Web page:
Title:
Method and installation for purifying and recycling helium and use in optical fibre manufacture
Kind Code:
A1


Abstract:
The invention concerns a method and an installation for purifying impure helium. Said method consists in subjecting the helium to at least two successive steps: (a) cryogenic refrigeration of impure helium so as to eliminate by condensation at least part of the main impurities it contains and recuperating helium with intermediate purity containing residual impurities; and (b) permeation of at least part of the helium with intermediate purity derived form step (a) so as to eliminate at least part of said residual impurities and recuperating helium with final purity higher than said intermediate purity. Said method and said installation are useful for purifying impure helium recuperated at the output of an optical fibre cooling chamber, prior to the reintroduction of the resulting purified helium into said chamber so as to recycle the helium.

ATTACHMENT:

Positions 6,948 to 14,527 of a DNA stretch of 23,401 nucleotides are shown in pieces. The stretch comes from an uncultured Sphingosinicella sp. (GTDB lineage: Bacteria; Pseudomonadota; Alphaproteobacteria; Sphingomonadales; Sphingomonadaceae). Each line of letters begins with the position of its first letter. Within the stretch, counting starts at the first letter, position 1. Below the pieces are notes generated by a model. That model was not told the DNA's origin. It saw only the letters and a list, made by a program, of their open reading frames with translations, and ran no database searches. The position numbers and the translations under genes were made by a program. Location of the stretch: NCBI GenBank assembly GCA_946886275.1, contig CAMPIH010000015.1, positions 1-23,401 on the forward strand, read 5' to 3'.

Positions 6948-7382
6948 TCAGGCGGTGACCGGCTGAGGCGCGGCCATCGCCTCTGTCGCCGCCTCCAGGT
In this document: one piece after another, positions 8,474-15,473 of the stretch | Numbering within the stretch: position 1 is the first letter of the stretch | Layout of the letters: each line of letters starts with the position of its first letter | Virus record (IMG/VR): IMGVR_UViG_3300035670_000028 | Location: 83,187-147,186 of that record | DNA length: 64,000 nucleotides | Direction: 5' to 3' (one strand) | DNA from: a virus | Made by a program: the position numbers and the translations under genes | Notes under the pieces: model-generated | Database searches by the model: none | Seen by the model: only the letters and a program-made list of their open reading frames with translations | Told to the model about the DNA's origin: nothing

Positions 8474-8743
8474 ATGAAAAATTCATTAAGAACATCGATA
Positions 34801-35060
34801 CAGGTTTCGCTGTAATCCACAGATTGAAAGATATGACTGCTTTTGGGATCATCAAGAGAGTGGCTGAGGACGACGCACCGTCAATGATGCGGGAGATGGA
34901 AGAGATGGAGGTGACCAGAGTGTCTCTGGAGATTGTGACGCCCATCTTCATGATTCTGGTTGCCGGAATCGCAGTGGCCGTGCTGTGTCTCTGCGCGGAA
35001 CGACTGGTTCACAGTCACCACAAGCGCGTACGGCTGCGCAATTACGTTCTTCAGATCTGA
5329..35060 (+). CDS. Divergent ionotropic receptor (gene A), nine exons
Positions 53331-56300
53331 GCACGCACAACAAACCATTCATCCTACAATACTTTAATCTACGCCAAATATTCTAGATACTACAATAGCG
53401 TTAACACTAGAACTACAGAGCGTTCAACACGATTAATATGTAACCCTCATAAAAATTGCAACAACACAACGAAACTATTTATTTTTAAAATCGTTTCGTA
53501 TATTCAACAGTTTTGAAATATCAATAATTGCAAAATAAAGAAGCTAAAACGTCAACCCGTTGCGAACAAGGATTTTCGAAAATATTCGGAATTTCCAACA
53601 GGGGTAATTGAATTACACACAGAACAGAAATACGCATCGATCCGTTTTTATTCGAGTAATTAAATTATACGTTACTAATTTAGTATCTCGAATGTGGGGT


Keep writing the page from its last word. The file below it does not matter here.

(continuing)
Inventors:
Thonnelier, Jean-yves (le Bretonneux, FR)
Candela, Catherine (Claix, FR)
Application Number:
10/399718
Publication Date:
03/18/2004
Filing Date:
09/22/2003
Assignee:
THONNELIER JEAN-YVES
CANDELA CATHERINE
Primary Class:
Other Classes:
62/608, 62/639, 95/53, 96/10, 423/210
International Classes:
B01D53/22; C01B21/04; C01B23/00; C03B37/018; C03B37/027; F25J3/06; F25J3/08; (IPC1-7): B01D59/12; C01B3/00; B01J8/00; B01D47/00; F25J1/00; F25J3/00; B01D53/22
View Patent Images:
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Primary Examiner:
DOERRLER, WILLIAM CHARLES